John G. Lake(1870–1935)
By: Apostle Skhumbuzo Sangweni
John Graham Lake could be compared to Jacob, the biblical character and schemer. He was ordained in the Methodist Church after claiming to have graduated from a seminary that did not exist. Even so, his passionate desire to serve the Lord would, like Jacob, be changed to make him “a prince with God.”
Born in St. Marys, Ontario, Canada, Lake’s family moved to Michigan in 1886. As a young man, he moved to Chicago and worked in construction. After six years, he returned to Michigan where he claimed to have started several newspapers. He continued to work in construction, however, doing small contracting, flipping houses, and getting into the life insurance business. While only somewhat successful, he claimed to have become a millionaire, with many of the great magnates of the time as his business associates.
In 1893, Lake married Jennie Stevens. Together they had six children and adopted another. During this time, they attended Alexander Dowie’s services in Zion, Illinois, and Lake moved his family there in 1901.
Dowie had a remarkable healing gift, and many consider him to be the father of the modern healing movement. His healing services were so spectacular that the walls were covered with the crutches and wheelchairs of those who had been healed. Dowie’s critics accused him of planting people in the meetings that would claim healing. These claims were never proven, however, and authorities collected evidence of hundreds of healings and miracles in an attempt to prove their case. This turned out to be Dowie’s best vindication and advertising, resulting in the growth of his ministry and drawing people to the Christian community he had started in Zion, Illinois.
Even so, controversies surrounded Dowie, including financial mismanagement and abuse of authority. The worst of these was his claim to be the third coming of Elijah (the first being Elijah, the second being John the Baptist). Lake was in Zion during Dowie’s last years, and he witnessed firsthand the collapse of the community and movement Dowie founded. After seeing what pride and lack of transparency did to Dowie and the Zion community, Lake’s exaggerations about his business accomplishments became greatly tempered, if not stopped.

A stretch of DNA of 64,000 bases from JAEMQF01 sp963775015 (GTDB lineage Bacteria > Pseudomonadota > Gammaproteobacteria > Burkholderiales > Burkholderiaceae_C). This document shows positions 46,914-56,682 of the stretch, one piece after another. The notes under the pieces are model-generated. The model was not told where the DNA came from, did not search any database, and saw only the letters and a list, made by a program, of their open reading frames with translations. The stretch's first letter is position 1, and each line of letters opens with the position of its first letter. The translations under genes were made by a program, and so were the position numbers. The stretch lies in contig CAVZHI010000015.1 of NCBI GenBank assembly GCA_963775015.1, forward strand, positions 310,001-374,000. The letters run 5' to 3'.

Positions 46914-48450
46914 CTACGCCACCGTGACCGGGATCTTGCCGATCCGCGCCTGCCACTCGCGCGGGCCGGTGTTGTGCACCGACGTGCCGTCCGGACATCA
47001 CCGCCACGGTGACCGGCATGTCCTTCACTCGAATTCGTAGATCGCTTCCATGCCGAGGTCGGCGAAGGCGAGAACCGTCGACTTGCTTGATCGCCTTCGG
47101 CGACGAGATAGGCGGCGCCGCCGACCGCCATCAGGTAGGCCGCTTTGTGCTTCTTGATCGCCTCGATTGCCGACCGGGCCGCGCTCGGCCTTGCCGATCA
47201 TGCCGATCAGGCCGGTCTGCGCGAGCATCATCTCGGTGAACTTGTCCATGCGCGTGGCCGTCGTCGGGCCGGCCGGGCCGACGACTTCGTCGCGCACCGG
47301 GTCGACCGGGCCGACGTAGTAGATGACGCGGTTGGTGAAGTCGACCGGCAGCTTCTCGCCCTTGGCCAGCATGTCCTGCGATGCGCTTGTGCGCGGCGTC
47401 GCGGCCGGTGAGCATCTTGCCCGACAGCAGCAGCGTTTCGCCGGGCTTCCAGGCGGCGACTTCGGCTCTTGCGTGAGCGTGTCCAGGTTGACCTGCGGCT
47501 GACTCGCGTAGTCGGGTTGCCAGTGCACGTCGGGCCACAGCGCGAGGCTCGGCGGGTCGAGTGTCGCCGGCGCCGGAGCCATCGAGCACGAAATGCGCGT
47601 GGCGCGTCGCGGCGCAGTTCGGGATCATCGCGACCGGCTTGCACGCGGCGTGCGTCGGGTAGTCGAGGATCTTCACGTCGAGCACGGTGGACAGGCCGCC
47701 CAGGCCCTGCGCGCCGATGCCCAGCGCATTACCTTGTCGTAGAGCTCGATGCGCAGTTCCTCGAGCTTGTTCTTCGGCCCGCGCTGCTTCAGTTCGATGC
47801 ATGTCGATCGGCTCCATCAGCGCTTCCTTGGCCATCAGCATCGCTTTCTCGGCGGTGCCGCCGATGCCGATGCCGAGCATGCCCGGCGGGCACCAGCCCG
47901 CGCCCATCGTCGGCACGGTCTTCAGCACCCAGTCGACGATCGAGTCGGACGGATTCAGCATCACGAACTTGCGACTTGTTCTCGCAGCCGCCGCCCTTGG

Dowie died in early 1907, and Charles Parham, a leader in the Pentecostal Movement, started a tent revival in Zion to attract Dowie’s followers. After attending Parham’s meetings, Lake was convinced by the Pentecostal Movement. He was baptized in the Holy Spirit and his testimony of speaking in tongues appeared in the local newspaper. He grew in spiritual stature as a leader of the remaining residents of Zion. However, Dowie’s movement continued to fracture through seemingly constant scandal. So Lake and Thomas Hezmalhalch, another leader from Azusa Street, left for Indianapolis.
In Indianapolis, Lake and Hezmalhalch raised money to begin a mission to South Africa. In 1908, Lake left for South Africa with his family. Just six months after arriving, his wife died. Lake was devastated, but it fueled his compassion for the sick and suffering.
Compassion is a great motivator of true spiritual authority. The next five years of Lake’s life could be considered the most successful by a missionary since the first apostles, or possibly the most successful of the 20th century. Lake spread the Pentecostal Movement throughout the southern continent of Africa. Miracles of biblical proportion became common, birthing hundreds of churches. To this day, many churches in Africa are still part of the movement founded by Lake, the Apostolic Faith Missions (AFM), or its offshoots. As recently as 2012, some have estimated that half of all Christians in Southern Africa are the direct result of John G. Lake’s missionary activity.
After five extraordinary years in Africa, Lake returned to the U.S. where he continued his evangelistic work for twenty years. Lake believed God’s compassion fueled healing power, and he would often pray for people until he felt the Lord’s compassion flow through him. In one account, he prayed for fourteen hours for an individual until he felt this compassion, and he said that he never felt this without the person being healed. This enduring prayer to seek God’s compassion for the sick led to the creation of “Healing Rooms.” At these Healing Rooms, the sick came and were prayed for as long as it took to be healed.
For a time, Lake led a church in Spokane, Washington and then moved to Portland, Oregon. While instrumental in planting other churches, he was devoted to starting Healing Rooms. They sprang up along the West Coast and eventually spread all the way to Houston, Texas.
Lake died in 1935, but the movements he began did not. To this day, Healing Rooms continue springing up around the world. There are now over two thousand in over fifty nations.
John G. Lake lived one of the greatest Christian lives of the 20th century. Millions not only heard about God’s love through him, they encountered God’s love through him as they were made whole.